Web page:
Justifying cruelty: how a hard look at torture is avoided
NO government admits it. Most constitutions forbid it. But the world is experiencing a torture epidemic. Torture can be tracked today in nearly a hundred countries. All you have to do is pay heed to the incredible accounts coming out in the trials in Argentina to see how deep and wide the cruelty has become.Skip to next paragraph
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Amnesty International battles that monster; sometimes we win. Currently in America we are concentrating on moving the United States government to use its influence with other governments to get them to stop torturing. As we move into political influence in Washington, the best bet is to stay simple and not to get lost in the traps the perverted forms of political ``realism'' can lay for us. Such as:
The progress trap. If the US government makes foreign aid contingent on a nation's human rights performance, how is that performance to be judged? What mode of judgment will work -- in the real world -- to end abuses?
An obvious, real-world criterion would be to assess whether the nation's performance is getting better. If the nation's human rights record is improving, the aid will continue; if not, it will be cut down or cut off. Like certain forms of welfare policy at home, progress-linked foreign aid policies would provide an incentive for nations to clean up their act.
But the trap is also obvious. Putting aside the many ways governments can play with numbers, what constitutes progress? In one country, the US was asked to continue and increase aid because, in a given period, death- squad murders declined from the thousands to the hundreds. Was that supportable ``progress''? What if the Soviet Union were to release Andrei Sakharov tomorrow -- should that good news constitute ``progress'' justifying a more generous economic policy by the US? We must not accept ``progres s'' in this sense as satisfactory. That would be like letting a murderer keep it up because he had been murdering fewer lately.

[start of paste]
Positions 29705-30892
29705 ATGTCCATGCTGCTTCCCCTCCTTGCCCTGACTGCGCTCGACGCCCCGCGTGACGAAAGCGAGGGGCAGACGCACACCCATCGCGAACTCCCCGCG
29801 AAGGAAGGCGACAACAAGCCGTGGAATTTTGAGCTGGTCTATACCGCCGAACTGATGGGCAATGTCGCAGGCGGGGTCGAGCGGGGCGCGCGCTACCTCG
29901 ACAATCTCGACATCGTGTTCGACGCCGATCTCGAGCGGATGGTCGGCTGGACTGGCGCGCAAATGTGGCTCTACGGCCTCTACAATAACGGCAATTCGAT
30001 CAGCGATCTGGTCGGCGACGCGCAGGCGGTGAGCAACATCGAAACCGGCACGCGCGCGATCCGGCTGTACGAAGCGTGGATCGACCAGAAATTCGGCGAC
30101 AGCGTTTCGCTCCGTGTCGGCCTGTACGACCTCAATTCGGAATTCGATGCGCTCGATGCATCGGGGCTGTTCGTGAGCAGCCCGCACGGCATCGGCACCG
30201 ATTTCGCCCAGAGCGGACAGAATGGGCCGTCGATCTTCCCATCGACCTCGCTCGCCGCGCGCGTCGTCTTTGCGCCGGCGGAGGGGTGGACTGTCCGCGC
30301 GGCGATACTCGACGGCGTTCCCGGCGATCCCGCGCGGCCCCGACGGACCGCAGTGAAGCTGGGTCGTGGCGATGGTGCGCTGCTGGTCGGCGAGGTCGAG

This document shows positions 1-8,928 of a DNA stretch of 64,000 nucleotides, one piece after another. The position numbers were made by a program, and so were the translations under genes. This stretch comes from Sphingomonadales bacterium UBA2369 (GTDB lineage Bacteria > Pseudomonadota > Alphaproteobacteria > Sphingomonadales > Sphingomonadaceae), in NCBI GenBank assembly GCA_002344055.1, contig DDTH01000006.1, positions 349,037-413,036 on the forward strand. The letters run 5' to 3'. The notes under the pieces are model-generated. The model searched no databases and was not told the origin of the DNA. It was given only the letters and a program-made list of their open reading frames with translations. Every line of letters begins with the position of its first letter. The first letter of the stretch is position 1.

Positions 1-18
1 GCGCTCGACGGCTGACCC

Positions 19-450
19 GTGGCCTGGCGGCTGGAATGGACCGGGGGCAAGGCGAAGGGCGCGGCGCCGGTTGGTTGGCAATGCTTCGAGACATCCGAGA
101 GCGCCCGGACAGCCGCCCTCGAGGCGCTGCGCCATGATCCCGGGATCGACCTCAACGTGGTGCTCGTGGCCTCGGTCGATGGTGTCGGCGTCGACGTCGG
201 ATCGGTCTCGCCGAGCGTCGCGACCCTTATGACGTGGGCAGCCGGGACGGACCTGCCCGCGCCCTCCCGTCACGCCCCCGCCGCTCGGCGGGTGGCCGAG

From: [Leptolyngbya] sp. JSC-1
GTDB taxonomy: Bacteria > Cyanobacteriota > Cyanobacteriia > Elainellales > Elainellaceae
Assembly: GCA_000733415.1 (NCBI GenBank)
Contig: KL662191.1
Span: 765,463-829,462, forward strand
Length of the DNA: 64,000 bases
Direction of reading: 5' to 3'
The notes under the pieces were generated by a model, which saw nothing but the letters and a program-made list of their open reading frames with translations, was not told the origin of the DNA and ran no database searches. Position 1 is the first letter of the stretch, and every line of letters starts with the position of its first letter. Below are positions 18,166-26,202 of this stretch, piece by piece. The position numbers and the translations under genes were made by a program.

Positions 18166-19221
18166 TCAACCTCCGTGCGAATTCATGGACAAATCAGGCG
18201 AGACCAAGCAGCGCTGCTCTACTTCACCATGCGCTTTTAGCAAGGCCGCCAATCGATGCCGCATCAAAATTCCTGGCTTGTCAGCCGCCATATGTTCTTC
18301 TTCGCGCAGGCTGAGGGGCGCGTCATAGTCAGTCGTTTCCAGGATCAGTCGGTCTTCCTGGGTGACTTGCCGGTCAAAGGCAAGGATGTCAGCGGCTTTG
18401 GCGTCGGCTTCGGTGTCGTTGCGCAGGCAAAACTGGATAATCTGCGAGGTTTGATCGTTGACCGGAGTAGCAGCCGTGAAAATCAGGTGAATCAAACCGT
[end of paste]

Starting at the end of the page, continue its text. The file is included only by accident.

The US position should, I think, be clear and simple: Not one penny of the American taxpayer's money should contribute to a government which practices torture.
The cultural relativity trap. Twentieth-century anthropology brought home a useful observation: People live differently, not just as deviants from a Western norm, but in a rich variety of multidimensional cultural patterns. The liberal lesson is, judge not that ye be not judged; various cultures have their own dignity, their own integrity, their own respect-worthy differences from the American Way of Life. In policy terms, generally we should let them be as they want to be.
How does that relate to torture? Well, the argument goes, in some cultures they think it more just to flog a man in public than to lock him up for five or 10 years. In other cultures, what we call torture is to them nothing more than behavior modification or the treatment of mental illness by aversive conditioning. In short, cultures differ widely in the value they place on human life and the compassion they feel toward victims of torture. They let us be, we let them be.
To destroy this line of sophistry requires but a moment's reflection on the meaning of what Tom Paine called ``The Rights of Man.'' Rights in the human rights tradition reside in individuals, not cultures or groups. We assert the fundamental dignity of the person, not the clan. The doctrine of the American revolution declared men (read: persons), not cultures or ethnic enclaves, equal and possessed of rights, and applied those attributes to all human beings, not those in the ne ighborhood. The longstandingness of tyranny is no excuse for its existence one more day.
The blame trap. Intellectuals are notably prone to believe that when they have said something they have done something. Analysis can paralyze action, but it can also, curiously, substitute for action. Consider the allocation of blame for torture. Is torture worse in the Soviet Union or in South Africa? Then: Is torture by communists worse than torture of communists? Is ``authoritarian'' torture or ``totalitarian'' torture worse?